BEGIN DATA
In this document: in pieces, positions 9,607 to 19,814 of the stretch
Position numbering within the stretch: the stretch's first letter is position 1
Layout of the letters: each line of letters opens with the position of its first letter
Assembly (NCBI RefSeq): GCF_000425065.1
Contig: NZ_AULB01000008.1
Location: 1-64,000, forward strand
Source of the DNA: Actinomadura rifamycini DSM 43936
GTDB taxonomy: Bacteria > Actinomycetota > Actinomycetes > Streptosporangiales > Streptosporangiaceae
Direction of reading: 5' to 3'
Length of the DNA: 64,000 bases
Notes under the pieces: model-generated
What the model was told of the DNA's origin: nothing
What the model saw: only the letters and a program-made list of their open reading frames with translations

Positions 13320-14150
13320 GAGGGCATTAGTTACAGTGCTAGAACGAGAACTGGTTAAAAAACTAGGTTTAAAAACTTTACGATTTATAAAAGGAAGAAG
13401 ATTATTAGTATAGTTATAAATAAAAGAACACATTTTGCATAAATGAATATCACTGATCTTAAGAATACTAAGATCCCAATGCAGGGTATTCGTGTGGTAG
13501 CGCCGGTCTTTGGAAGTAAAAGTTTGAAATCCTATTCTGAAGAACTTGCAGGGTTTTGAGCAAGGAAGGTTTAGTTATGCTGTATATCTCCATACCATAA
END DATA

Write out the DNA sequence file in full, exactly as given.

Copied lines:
In this document: in pieces, positions 9,607 to 19,814 of the stretch
Position numbering within the stretch: the stretch's first letter is position 1
Layout of the letters: each line of letters opens with the position of its first letter
Assembly (NCBI RefSeq): GCF_000425065.1
Contig: NZ_AULB01000008.1
Location: 1-64,000, forward strand
Source of the DNA: Actinomadura rifamycini DSM 43936
GTDB taxonomy: Bacteria > Actinomycetota > Actinomycetes > Streptosporangiales > Streptosporangiaceae
Direction of reading: 5' to 3'
Length of the DNA: 64,000 bases
Notes under the pieces: model-generated
What the model was told of the DNA's origin: nothing
What the model saw: only the letters and a program-made list of their open reading frames with translations

Positions 13320-14150
13320 GAGGGCATTAGTTACAGTGCTAGAACGAGAACTGGTTAAAAAACTAGGTTTAAAAACTTTACGATTTATAAAAGGAAGAAG
13401 ATTATTAGTATAGTTATAAATAAAAGAACACATTTTGCATAAATGAATATCACTGATCTTAAGAATACTAAGATCCCAATGCAGGGTATTCGTGTGGTAG
13501 CGCCGGTCTTTGGAAGTAAAAGTTTGAAATCCTATTCTGAAGAACTTGCAGGGTTTTGAGCAAGGAAGGTTTAGTTATGCTGTATATCTCCATACCATAA